Jermyn Street, London

For over 300 years Jermyn Street has been home to the finest tailors, cobblers and craftsmen in London. The birthplace of London’s West End, it’s as quintessentially British as Mary Poppins, fish and chips and cups of tea – just with the addition of
an Italian institution occupying No.61. Standing proud at the end of the street with its British racing green awning and continental-style pavement tables, this St James’s stalwart is far from incongruous. Largely because, well, when have you ever seen an ill-dressed Italian?

Said to be London’s first Italian restaurant, the original incarnation of Franco’s flung open its heavy wooden doors in 1945, at a time when eggs, meat and dairy were being severely rationed in post-war Britain. There was certainly no fun, frivolity or fine food. Rumoured to be owned by the Mafia, Franco’s quickly became the only place in the capital to feast on platefuls of prohibited items or trade black-market goods in the basement. For the last 15 years Franco’s has been

in the trusted hands of the Hambro family (who have no Mafia connections, we might add). Gone is the illicit basement and in its place, a well-stocked wine cellar. After an extensive refurb (from interior designer Cheah Rothe, of Claridge’s and The Connaught fame), so are some of the former stuffy interiors. In their place are walls covered with palm-print wallpaper that evokes the Italian Riviera, dotted with portraits of previous patrons (and the odd Mafioso) that nod to its storied past. The newly opened-up lobby and bar is bedecked with sleek grey wood that brings the whole look up to date.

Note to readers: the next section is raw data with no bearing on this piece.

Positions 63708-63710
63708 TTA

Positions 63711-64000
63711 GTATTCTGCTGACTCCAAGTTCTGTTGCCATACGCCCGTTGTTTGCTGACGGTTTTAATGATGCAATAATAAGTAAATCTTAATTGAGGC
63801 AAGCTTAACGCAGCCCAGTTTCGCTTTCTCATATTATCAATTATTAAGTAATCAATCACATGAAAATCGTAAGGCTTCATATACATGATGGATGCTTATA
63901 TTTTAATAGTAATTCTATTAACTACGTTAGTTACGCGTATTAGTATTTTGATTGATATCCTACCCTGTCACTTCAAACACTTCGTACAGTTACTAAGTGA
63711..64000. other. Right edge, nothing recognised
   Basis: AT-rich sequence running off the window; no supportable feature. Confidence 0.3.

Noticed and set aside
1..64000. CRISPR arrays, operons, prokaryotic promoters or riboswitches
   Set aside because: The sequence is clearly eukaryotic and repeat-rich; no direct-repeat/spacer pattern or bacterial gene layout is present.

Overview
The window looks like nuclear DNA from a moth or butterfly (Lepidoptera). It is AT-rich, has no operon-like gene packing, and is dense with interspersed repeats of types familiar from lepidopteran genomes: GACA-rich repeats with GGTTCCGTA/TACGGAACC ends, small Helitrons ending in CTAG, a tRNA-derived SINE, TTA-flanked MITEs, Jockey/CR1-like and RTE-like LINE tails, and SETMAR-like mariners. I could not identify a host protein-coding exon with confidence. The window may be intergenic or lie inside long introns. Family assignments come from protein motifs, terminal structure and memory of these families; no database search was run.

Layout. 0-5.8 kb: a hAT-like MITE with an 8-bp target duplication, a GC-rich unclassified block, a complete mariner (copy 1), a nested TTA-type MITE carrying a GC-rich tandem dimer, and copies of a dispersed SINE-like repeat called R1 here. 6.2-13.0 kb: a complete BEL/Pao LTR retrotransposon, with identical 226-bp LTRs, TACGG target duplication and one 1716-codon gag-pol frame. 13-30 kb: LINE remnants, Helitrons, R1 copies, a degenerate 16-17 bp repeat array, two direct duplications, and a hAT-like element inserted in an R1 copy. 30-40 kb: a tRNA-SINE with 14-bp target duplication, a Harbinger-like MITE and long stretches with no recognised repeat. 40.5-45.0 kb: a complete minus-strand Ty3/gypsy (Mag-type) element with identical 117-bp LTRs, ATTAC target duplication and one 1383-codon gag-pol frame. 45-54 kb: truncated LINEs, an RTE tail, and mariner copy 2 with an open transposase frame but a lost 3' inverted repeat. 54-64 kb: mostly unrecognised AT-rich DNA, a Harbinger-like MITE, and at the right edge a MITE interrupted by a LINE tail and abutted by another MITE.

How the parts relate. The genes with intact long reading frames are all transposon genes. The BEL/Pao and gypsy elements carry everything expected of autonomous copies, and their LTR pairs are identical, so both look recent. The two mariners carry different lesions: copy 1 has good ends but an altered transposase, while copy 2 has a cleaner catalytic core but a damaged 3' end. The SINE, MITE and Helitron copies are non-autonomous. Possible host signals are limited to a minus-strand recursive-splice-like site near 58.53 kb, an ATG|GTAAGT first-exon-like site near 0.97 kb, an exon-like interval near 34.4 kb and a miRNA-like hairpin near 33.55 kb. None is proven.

In the kitchen, head chef Stefano Turconi has crafted a menu that tours the length and breadth of Italy. We start in the fragrant streets of Positano with a portion of fresh hand-picked crab with avocado, heavy with citrussy flavours, before travelling across to Naples for lasagne thick with béchamel and topped with chunky mozzarella slices. An indulgent lamb ragù sprinkled over ribbon-like pappardelle offers a taste of Tuscany, and comes with bowls laden with courgette fritters so light that the batter flakes elegantly to the floor with each bite. To finish, a puffed-up Sicilian cannolo with pistachio ice cream is, put simply, the don.

020 7499 2211,

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